I've often argued that engineers should have to use a central, fast compilation software, but run on hardware from a generation behind, to force them to write code that will work adequately on the machines the customers will have.

    Yeah, I'm an engineer, and that applies to me, too... I've even put my money where my mouth was on projects I've worked on, and they've been the better for it.

    -- Terry
  • Re:Not really (Score:4, Interesting)

    by shawnce ( 146129 ) on Thursday March 23, 2006 @10:04PM (#14985157) Homepage
    In short: dual core, like most parallelized technologies, doesn't do nearly as much as you think it does, and won't until our compilers and schedulers get much better than they are now.

    Yeah just like color correction of images/etc done by ColorSync (done by default in Quartz) on Mac OS X doesn't split the task into N-1 threads (when N > 1 and N being the number of cores). On my quad core system I see the time to color correct images I display take less then 1/3 the time it does when I disable all but one of the cores. Similar things happen in Core Image, Core Audio, Core Video, etc. ...and a much of this is vectorized code to begin with (aka already darn fast for what it does).

    If you use Apple's Shark tool to do a system trace you can see this stuff taking place and the advantages it has... especially so given that I as a developer didn't have to do a thing other then use the provided frameworks to reap the benefits.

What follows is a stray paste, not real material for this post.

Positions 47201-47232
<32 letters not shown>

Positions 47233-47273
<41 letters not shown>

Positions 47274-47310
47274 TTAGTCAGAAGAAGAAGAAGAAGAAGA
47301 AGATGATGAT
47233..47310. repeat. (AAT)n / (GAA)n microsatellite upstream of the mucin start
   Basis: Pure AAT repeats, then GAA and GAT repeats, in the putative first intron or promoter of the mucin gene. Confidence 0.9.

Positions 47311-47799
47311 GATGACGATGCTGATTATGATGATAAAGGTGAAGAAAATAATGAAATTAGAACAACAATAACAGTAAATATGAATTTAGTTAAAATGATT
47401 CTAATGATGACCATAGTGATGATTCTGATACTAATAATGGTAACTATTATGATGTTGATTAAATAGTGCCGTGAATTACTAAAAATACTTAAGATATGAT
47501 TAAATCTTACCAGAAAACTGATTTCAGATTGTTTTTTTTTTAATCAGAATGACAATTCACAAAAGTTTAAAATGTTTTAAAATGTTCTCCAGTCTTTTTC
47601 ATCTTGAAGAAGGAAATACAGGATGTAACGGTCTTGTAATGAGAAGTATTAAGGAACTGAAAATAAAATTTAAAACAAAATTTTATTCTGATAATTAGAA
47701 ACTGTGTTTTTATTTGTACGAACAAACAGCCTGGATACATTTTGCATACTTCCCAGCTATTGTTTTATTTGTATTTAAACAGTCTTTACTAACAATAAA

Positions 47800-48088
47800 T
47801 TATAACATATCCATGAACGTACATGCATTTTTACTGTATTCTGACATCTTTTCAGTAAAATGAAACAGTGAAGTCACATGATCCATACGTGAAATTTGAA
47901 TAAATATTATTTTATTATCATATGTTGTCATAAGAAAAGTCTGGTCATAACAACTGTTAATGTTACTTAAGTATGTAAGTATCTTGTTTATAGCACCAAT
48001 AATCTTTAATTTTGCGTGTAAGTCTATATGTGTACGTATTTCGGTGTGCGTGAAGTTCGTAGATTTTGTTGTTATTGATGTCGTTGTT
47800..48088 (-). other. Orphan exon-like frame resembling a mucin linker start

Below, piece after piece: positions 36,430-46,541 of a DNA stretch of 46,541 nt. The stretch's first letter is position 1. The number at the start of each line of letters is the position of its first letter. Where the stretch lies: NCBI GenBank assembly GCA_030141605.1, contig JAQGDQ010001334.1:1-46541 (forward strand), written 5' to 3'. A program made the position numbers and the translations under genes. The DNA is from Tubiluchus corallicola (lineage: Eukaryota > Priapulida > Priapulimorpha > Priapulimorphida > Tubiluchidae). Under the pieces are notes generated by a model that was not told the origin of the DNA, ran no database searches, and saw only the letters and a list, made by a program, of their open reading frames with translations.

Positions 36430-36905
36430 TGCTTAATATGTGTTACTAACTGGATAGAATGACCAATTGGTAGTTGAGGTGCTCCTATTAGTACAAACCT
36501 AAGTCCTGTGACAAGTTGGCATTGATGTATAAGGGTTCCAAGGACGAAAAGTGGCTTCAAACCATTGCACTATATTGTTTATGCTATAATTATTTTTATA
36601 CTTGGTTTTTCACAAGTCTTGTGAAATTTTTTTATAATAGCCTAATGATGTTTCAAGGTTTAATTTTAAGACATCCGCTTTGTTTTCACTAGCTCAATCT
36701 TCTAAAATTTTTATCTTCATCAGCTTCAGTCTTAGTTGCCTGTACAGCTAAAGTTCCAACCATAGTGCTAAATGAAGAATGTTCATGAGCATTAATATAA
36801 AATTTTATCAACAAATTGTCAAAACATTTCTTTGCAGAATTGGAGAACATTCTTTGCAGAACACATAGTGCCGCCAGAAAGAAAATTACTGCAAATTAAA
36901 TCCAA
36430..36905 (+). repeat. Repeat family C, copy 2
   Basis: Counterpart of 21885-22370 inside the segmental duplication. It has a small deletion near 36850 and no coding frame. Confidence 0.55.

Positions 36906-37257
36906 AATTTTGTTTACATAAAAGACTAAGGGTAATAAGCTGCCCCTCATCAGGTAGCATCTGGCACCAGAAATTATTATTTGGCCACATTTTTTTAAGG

Don't discount how helpful multiple cores can be now with current operating systems, compilers, schedulers and applications. A lot of tasks that folks do today (encode/decode audio, video, images, encryption, compression, etc.) deal with stream processing and that often can benefit from splitting the load into multiple threads if multiple cores (physical or otherwise) are available.
  • Obligatory Quotes: (Score:3, Interesting)

    by absurdist ( 758409 ) on Thursday March 23, 2006 @10:07PM (#14985173)
    "640 KB should be enough for anybody."
    -Bill Gates, Microsoft

    "There is no reason why anyone would want a computer in their home."
    -Ken Olsen, DEC
  • by ikarys ( 865465 ) on Thursday March 23, 2006 @10:07PM (#14985177)
    I will benefit from multi-core.

    I'm perhaps not a typical business user, but what business wants is more concurrent apps, and more stability. Less hinderance from the computer, and more businessing :)

    Currently, I have a Hyperthreaded processor at both home and work. This has made my machine immune to some browser memory leak vulnerabilities, whereby only one of the threads has hit 50% CPU. (Remember just recently there was a leak to open windows calc through IE? I could only replicate this on the single core chips).